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P. ramorum/P. kernoviae: Development of post-eradication strategies for management/treatment of contaminated substrates and inoculum at outbreak sites - PH0414

Description
Considerable progress has been achieved in developing strategies for the eradication of P. ramorum and P. kernoviae in both nurseries and the wider environment. These strategies have largely focussed on the removal of infected host material and contaminated leaf/plant debris.

Monitoring carried out over the last two years in managed gardens has demonstrated that when eradication action has been taken promptly, and vigilance maintained on treating/removing re-growth of the host, it has been possible to prevent further infection of host plants. However, analysis has also shown that the pathogens can persist in the environment, particularly in soil, pathways and watercourses, and evidence is starting to accumulate that residual root and stump material (remaining in the ground following eradication) may also harbour the pathogen. On affected nurseries there has been similar success with the majority of nurseries being able to eliminate the pathogen from the site. However, there are still a significant number of nurseries on which P. ramorum can still be detected or where recurrent outbreaks continue to occur. Sources of inoculum for these outbreaks remain unclear.

The proposed project aims to investigate and identify sources of residual inoculum at key nurseries where recurrent outbreaks have occurred and to monitor ongoing contamination at selected garden/woodland outbreak sites where eradication action has been taken. Levels of contamination will be investigated using newly developed quantitative methodologies for detection of P. ramorum and P. kernoviae. This will allow investigation of the scale of contamination in each situation and give a more accurate measure of changes in inoculum levels over time. Following quantification of base-line inoculum levels, treatments and strategies to achieve effective decontamination of the affected substrates will be evaluated. A further aspect of the project will be to use quantitative methods to measure inoculum levels in the air and during rainfall at a heavily infected site and to use new spatial techniques to measure the development of disease on rhododendron plants infected with either P. ramorum or P. kernoviae. Data on inoculum and disease levels will be analysed in relation to seasonal and local factors to identify key drivers which affect the buildup of inoculum and the risks of further plant infections occurring.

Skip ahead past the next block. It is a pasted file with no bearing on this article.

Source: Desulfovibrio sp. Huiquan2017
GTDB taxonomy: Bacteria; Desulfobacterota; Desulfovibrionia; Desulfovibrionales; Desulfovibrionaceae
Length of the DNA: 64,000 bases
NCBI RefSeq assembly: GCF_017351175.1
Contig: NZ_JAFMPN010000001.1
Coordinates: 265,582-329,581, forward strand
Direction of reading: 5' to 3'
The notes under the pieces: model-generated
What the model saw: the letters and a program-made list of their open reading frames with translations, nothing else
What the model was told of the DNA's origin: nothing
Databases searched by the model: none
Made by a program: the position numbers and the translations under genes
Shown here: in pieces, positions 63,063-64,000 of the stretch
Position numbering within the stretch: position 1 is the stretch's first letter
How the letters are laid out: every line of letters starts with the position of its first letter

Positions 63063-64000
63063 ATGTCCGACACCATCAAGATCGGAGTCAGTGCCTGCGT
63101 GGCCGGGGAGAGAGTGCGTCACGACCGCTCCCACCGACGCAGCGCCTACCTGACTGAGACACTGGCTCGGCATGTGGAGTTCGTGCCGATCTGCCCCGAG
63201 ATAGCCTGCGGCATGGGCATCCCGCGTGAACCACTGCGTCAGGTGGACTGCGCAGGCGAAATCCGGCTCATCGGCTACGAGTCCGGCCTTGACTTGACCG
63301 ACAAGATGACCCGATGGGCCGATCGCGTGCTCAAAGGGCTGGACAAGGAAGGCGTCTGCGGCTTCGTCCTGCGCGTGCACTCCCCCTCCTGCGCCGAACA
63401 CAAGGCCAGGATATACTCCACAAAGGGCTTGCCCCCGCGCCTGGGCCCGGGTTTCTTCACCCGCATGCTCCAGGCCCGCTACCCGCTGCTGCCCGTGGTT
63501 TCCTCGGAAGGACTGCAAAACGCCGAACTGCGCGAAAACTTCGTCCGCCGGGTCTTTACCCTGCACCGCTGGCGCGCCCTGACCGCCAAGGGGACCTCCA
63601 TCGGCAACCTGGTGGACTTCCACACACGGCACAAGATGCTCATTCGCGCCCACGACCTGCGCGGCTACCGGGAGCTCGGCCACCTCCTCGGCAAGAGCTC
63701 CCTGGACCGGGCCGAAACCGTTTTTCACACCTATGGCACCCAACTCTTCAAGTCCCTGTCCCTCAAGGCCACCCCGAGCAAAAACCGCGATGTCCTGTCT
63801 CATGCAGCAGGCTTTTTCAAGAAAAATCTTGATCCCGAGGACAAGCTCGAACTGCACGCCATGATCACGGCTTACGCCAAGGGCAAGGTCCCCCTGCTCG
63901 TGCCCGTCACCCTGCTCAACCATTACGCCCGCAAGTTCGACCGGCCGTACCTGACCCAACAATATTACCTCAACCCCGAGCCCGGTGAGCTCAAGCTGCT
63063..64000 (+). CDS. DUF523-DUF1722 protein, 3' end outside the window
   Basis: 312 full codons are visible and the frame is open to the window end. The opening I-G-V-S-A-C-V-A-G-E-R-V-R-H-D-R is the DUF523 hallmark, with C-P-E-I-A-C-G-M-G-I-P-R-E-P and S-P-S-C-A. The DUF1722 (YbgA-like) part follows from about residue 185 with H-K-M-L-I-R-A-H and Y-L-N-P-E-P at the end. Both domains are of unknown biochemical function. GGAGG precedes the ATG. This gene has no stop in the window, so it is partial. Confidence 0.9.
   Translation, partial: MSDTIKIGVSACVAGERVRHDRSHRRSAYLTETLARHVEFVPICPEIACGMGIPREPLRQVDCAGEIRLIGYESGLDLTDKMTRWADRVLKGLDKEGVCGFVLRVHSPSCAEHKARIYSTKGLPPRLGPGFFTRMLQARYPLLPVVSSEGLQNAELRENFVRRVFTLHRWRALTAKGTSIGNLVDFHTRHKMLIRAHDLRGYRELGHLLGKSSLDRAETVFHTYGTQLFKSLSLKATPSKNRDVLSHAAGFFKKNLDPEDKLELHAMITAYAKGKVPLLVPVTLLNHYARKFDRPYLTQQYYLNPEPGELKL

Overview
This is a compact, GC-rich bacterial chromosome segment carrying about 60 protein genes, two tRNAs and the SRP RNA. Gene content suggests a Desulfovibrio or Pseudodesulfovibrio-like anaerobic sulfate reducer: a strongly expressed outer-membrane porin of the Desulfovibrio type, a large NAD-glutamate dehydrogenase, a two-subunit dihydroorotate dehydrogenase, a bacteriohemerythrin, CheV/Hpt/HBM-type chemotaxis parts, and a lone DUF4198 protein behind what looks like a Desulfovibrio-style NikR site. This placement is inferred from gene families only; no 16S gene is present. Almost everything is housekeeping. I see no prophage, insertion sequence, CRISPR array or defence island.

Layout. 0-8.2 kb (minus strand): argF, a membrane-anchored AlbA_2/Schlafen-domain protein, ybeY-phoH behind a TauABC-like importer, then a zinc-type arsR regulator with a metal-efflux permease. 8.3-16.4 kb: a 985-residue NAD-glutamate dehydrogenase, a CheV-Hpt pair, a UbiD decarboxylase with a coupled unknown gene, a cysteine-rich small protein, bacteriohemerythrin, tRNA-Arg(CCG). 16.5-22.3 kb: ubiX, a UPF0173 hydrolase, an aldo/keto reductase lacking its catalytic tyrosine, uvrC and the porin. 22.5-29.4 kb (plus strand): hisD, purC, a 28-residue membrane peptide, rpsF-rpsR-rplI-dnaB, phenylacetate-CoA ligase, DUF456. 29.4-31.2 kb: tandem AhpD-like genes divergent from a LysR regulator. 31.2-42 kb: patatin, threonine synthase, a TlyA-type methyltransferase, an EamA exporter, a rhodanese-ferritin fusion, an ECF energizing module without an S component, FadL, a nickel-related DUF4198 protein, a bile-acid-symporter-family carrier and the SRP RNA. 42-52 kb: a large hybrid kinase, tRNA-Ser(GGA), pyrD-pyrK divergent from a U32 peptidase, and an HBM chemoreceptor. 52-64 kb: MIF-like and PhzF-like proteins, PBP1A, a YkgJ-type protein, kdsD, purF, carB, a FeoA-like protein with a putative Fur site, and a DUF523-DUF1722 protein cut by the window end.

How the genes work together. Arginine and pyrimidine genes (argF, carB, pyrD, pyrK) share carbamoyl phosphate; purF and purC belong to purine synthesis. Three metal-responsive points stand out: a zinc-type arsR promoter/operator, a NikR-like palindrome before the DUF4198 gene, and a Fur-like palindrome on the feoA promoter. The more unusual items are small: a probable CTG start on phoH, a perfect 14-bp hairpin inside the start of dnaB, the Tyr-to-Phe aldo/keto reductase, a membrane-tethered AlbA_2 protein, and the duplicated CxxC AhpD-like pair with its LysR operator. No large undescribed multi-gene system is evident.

Objective

1. To implement new methodologies for monitoring P. ramorum and P. kernoviae through the adoption of techniques developed in previous research projects

2. To investigate sources and levels of residual inoculum at sites where eradication action has been taken for P. ramorum and/or P. kernoviae

3. To examine selected control strategies for effectiveness in nursery and natural environments

4. To categorize inoculum levels at sites where action has been taken by comparison with inoculum levels of P. ramorum and P. kernoviae at a location heavily infected by both pathogens

5. To monitor the sporulation potential and spatial and temporal aspects of infection development on rhododendrons infected with P. ramorum and P. kernoviae and compare and contrast seasonal effects on disease development and spread.

Project Documents
• Final Report : Plant Health Final Report   (736k)
• Annual Report : Plant Health Annual Report   (1587k)
Time-Scale and Cost
From: 2006

To: 2008

Cost: £117,057
Contractor / Funded Organisations
Central Science Laboratory
Keywords
Plant diseases              
Plant health              
Plants and Animals              
Fields of Study
Plant Health